Designing Experiences Require a 360 Degree Process
So here I am in Hong Kong, sitting in my bath robe, and stuck indoors because of Typhoon Chanthu. As a result, I got an opportunity to reflect on my stay here at the Hyatt at Sha Tin. It was quite comfortable and the room service was tasty. However the total experience was not, in my mind, up to a 5 star standard. Perhaps I’m being nit-picky, but there were a few things that just did not add up.
1) A dip in the bed – I got a room with 2 single beds, and it was obvious which bed was the one more frequently used as there was an annoying sunken dip in the middle of the mattress. I’m not sure if house keeping was flipping the mattress in a timely manner.
2) The closet was difficult to open – It has a really nice seemless door design that, being flushed with the wall, was hell to use. I could imaging ladies breaking nails trying to pry the closet doors open. The stiff rollers did not help.
3) House keeping leaves a new clean cup the right side up on the counter top.
4) The shower does not drain properly – I’m drying up in about 2cm deep soapy water.
5) The shower door handle cum towel rack is too low – the bath towel I hang on it brushes the floor. Annoying especially if the floor is wet after a shower.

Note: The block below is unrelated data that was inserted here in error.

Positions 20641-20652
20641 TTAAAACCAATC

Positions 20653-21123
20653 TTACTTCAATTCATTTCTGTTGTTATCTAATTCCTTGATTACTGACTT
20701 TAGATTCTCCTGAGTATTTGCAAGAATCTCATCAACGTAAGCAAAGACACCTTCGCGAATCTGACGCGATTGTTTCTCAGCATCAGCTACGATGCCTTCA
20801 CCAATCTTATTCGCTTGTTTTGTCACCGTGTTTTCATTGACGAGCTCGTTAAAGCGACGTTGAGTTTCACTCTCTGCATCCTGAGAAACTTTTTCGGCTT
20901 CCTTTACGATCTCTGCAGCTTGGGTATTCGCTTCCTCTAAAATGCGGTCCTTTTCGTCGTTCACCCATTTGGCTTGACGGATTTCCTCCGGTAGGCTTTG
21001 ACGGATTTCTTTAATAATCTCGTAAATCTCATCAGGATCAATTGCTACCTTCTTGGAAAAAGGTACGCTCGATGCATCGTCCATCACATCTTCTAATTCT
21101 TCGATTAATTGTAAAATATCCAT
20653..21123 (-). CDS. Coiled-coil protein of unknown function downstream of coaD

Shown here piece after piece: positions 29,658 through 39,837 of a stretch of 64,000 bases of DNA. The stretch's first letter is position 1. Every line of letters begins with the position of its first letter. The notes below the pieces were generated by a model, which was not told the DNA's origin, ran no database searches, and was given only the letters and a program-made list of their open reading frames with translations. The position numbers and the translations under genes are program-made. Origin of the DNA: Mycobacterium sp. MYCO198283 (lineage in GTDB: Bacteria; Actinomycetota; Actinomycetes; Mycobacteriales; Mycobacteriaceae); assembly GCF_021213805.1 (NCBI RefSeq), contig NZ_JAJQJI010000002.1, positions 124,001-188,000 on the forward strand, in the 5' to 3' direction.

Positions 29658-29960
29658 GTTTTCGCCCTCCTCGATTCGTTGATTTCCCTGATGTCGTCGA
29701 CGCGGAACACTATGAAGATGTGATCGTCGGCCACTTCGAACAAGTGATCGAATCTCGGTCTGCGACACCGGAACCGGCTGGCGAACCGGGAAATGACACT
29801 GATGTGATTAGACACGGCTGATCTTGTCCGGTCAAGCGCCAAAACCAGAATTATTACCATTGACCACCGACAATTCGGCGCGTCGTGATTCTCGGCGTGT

6) Waste bins are not cleared.
7) Complementary tea bags not refilled.
8) Daily newspaper was not delivered, but eventually turned up after 3 reminders.
9) Air condition vents directly facing the study table where I’m writing this post.
Update: 10) Killed a cockroach in the toilet at 12.16am.
As you can see, on its own, each of these points are not major problems. However when added together these small “irritation points” becomes big enough to impact the total experience. It does not really matter if it is a product or a service, experience design is tough as it requires a 360 degree holistic process when resolving the problem. Not only that, you need an attention to details and a deep understanding what motivates a consumer and what is important to them.